In the past few years, there have been countless articles written about Quinnipiac Dining under Chartwells. However, in the age of COVID-19, holding the organization that runs our dining halls accountable is more important than ever.
While there has been a collective conversation about whether or not faculty and staff should be tested, I think that we have largely forgotten that the people working in the dining halls may have an even greater impact on the public health of the Quinnipiac community. If you don’t have a kitchen in your dorm or just don’t have the energy to cook, odds are you are getting a majority of your food from dining halls, where food is prepared by many different employees in the same space.
Don’t get me wrong, I really appreciate everything that the dining hall workers do for us, but Chartwells is neglecting the safety of its employees and the overarching Quinnipiac community. It should be testing its employees just as much or even more than the student body.
With the announcement of a Chartwells employee testing positive for COVID-19 after working in the York Hill Dining Hall, it has become quite apparent that we need Chartwells to be more transparent about its operations. It also needs to regularly test its employees for COVID-19.
The email sent to the Quinnipiac community claimed that the employee that tested positive did not have contact with any students and had very limited contact with other employees, but that does not mean that they couldn’t have spread COVID-19 or that nobody is at risk of catching it themselves. This is exactly why dining hall employees should be tested the same way we are.
A large portion of the student body is tested every week, and the punishment for skipping testing can be as severe as being suspended. With that much pressure being put on students, why isn’t Chartwells held to the same standards? The university seems to forget that while students spend most or all of their time on campus, they are certainly not the only people who are present on a day-to-day basis.
There are so many Chartwells employees who work hard to make sure that Quinnipiac students have access to good food. They deserve the same peace of mind and protection that students receive.
At the University of Akron in Akron, Ohio, dining halls were shut down for deep cleaning when two employees tested positive for COVID-19. In Quinnipiac’s case, no such thing has happened in order to fully prevent the spread of the virus in the busiest building on the York Hill campus. Other dining hall workers are being put at risk by a lack of systematic testing.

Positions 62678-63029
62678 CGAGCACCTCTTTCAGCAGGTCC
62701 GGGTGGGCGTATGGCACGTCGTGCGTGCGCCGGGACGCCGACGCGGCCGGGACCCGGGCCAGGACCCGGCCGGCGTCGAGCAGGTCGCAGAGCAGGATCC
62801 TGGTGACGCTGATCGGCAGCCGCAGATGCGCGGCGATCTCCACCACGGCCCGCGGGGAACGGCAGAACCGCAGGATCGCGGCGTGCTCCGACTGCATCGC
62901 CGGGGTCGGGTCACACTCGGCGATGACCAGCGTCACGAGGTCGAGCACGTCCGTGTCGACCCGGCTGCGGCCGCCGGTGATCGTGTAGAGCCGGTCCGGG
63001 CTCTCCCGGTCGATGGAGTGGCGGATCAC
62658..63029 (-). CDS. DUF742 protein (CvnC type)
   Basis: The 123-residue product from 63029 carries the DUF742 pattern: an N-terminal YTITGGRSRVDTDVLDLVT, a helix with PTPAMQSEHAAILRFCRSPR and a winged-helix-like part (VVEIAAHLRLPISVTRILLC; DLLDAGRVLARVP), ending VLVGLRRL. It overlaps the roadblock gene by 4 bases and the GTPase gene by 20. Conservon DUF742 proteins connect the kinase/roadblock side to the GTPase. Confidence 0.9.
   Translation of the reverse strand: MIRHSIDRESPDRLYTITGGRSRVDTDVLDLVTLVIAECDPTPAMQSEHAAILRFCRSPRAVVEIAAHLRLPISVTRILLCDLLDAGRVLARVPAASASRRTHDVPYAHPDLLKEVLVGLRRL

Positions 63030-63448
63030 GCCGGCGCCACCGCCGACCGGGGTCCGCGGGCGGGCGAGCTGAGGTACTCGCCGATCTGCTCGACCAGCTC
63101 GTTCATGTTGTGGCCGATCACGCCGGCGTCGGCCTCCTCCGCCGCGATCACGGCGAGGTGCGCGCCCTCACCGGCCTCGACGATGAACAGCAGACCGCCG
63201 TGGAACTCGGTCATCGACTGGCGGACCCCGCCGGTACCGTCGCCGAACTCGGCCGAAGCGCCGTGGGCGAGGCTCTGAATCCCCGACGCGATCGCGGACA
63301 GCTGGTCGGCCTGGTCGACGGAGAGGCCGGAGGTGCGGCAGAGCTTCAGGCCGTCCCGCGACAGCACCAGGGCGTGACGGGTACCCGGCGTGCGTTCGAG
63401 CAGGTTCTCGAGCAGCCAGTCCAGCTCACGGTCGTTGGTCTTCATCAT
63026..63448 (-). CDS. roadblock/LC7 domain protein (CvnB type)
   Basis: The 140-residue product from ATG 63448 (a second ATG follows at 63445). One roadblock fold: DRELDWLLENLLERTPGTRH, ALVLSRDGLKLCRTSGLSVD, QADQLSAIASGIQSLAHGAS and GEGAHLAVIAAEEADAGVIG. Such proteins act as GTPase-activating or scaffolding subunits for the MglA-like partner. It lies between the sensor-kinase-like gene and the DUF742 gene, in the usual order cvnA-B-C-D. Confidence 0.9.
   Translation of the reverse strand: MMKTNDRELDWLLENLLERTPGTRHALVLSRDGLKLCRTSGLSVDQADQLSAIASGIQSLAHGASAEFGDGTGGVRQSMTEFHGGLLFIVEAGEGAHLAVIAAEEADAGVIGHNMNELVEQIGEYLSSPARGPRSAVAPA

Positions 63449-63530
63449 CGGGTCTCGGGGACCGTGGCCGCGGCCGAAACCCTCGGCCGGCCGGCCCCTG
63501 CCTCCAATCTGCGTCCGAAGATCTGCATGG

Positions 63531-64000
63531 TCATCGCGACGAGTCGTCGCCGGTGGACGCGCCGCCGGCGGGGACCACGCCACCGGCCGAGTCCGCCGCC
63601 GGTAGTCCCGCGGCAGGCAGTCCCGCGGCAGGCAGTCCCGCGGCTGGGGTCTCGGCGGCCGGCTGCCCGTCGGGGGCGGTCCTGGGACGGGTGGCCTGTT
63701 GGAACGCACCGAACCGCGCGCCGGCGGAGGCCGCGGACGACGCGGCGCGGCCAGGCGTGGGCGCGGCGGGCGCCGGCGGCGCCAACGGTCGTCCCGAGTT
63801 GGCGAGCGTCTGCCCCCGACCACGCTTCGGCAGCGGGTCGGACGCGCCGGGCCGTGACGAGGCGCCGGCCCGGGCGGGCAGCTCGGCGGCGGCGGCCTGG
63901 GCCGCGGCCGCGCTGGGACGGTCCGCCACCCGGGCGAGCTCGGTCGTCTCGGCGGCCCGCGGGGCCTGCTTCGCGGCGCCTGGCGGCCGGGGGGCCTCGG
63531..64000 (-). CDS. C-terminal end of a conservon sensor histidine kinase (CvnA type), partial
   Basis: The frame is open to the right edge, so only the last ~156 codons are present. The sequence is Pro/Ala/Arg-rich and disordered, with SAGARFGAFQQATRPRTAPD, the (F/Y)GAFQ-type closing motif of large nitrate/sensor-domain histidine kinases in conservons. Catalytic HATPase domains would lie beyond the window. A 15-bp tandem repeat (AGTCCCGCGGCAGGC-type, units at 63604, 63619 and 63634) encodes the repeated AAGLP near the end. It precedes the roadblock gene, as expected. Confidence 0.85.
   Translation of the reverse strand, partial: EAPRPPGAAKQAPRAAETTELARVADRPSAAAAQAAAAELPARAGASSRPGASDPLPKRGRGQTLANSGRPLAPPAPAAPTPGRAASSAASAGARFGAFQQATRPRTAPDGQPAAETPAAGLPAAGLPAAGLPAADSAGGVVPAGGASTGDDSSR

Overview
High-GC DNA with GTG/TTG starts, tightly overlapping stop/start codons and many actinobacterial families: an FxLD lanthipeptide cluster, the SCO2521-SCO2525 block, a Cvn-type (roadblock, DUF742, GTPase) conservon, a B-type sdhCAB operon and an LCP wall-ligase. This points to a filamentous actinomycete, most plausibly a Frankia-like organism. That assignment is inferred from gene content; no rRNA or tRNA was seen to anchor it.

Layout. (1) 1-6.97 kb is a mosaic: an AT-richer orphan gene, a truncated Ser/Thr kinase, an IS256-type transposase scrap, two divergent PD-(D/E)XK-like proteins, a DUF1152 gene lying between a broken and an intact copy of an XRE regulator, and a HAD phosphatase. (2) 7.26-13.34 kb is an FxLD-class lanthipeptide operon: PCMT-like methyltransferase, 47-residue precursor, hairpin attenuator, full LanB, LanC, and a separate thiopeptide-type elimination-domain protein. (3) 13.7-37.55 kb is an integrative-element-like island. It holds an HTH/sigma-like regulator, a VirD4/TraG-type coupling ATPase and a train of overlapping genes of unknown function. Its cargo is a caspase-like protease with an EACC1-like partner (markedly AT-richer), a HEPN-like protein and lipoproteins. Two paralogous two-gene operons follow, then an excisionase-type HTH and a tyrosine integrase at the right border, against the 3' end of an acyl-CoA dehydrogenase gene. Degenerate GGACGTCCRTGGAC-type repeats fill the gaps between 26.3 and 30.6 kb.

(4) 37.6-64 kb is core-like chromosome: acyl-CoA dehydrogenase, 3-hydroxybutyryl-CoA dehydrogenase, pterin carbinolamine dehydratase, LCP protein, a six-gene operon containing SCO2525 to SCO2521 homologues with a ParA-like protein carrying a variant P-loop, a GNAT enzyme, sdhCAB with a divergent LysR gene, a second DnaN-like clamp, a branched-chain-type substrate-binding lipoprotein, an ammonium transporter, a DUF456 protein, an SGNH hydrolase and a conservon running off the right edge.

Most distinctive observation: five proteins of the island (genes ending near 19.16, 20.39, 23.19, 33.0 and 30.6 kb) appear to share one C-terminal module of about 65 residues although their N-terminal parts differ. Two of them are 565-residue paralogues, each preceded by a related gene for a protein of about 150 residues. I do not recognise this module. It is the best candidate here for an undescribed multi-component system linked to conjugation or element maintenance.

While QU Dining has committed to closing down both main dining halls for cleaning at specified times during the day, that is not all that must be done to protect our community. We must do our part to keep ourselves and the people who make our food safe.
The easiest way to defend our community is to order through the Boost Mobile app. For the most part, Boost is a way to get food from the dining hall without worrying about close contact with dining hall staff. Unfortunately, there aren’t always a lot of options through Boost, but it is a safer option than directly interacting with the people making your food.
Another way to increase the community’s safety is to buy from the Bobcat Den or York Hill convenience stores. If you have a kitchen in your dorm, buying groceries from the convenience store is a great way to limit your contacts in the dining hall. Plus, it is so much more fulfilling when you make your own food in the way you want it.
When it comes down to it, remember that Chartwells employees are just as, if not more, concerned about COVID-19 as Quinnipiac students are. They are essential employees who have to support themselves and their families. Chartwells should be making it easier for its employees to take care of themselves, and a huge part of that is regular testing.
Widespread testing would provide peace of mind, not just for the employees being tested, but for the community as a whole. It is known that there can be asymptomatic carriers of COVID-19, and I know I think about that whenever I leave my dorm room. I am sure I’m not the only one who does.
We can all agree that we want to stay on campus for the remainder of the semester. In order to do that, we have to work together and advocate for safer community practices. Obviously that includes social distancing and wearing masks, but it should also mean regular, cheap testing for all faculty, staff and employees who work on Quinnipiac’s campuses.